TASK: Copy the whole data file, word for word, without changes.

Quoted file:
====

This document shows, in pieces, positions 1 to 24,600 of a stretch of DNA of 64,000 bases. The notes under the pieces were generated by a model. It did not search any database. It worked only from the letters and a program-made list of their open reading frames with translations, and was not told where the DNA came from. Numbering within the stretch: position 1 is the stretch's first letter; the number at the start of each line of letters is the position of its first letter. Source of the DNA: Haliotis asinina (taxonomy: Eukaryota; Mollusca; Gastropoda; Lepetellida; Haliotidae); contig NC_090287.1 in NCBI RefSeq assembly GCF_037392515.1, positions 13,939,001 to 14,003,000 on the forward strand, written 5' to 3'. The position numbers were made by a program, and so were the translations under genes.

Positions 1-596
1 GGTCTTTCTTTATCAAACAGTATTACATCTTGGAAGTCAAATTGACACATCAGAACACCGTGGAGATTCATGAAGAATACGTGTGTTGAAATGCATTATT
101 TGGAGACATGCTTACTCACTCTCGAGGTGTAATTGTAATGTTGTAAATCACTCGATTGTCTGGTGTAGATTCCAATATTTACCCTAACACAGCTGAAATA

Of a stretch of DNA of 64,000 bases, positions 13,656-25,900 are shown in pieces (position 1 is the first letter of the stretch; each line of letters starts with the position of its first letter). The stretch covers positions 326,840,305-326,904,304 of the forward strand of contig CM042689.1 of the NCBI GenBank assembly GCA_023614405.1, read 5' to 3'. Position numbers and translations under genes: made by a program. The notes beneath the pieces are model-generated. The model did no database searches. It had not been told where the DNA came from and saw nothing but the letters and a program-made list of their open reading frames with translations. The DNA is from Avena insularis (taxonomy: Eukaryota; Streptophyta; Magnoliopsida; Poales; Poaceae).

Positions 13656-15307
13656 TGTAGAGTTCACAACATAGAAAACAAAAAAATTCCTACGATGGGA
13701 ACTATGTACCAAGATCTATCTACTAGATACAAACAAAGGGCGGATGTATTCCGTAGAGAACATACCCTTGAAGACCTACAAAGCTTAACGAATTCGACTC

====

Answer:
This document shows, in pieces, positions 1 to 24,600 of a stretch of DNA of 64,000 bases. The notes under the pieces were generated by a model. It did not search any database. It worked only from the letters and a program-made list of their open reading frames with translations, and was not told where the DNA came from. Numbering within the stretch: position 1 is the stretch's first letter; the number at the start of each line of letters is the position of its first letter. Source of the DNA: Haliotis asinina (taxonomy: Eukaryota; Mollusca; Gastropoda; Lepetellida; Haliotidae); contig NC_090287.1 in NCBI RefSeq assembly GCF_037392515.1, positions 13,939,001 to 14,003,000 on the forward strand, written 5' to 3'. The position numbers were made by a program, and so were the translations under genes.

Positions 1-596
1 GGTCTTTCTTTATCAAACAGTATTACATCTTGGAAGTCAAATTGACACATCAGAACACCGTGGAGATTCATGAAGAATACGTGTGTTGAAATGCATTATT
101 TGGAGACATGCTTACTCACTCTCGAGGTGTAATTGTAATGTTGTAAATCACTCGATTGTCTGGTGTAGATTCCAATATTTACCCTAACACAGCTGAAATA

Of a stretch of DNA of 64,000 bases, positions 13,656-25,900 are shown in pieces (position 1 is the first letter of the stretch; each line of letters starts with the position of its first letter). The stretch covers positions 326,840,305-326,904,304 of the forward strand of contig CM042689.1 of the NCBI GenBank assembly GCA_023614405.1, read 5' to 3'. Position numbers and translations under genes: made by a program. The notes beneath the pieces are model-generated. The model did no database searches. It had not been told where the DNA came from and saw nothing but the letters and a program-made list of their open reading frames with translations. The DNA is from Avena insularis (taxonomy: Eukaryota; Streptophyta; Magnoliopsida; Poales; Poaceae).

Positions 13656-15307
13656 TGTAGAGTTCACAACATAGAAAACAAAAAAATTCCTACGATGGGA
13701 ACTATGTACCAAGATCTATCTACTAGATACAAACAAAGGGCGGATGTATTCCGTAGAGAACATACCCTTGAAGACCTACAAAGCTTAACGAATTCGACTC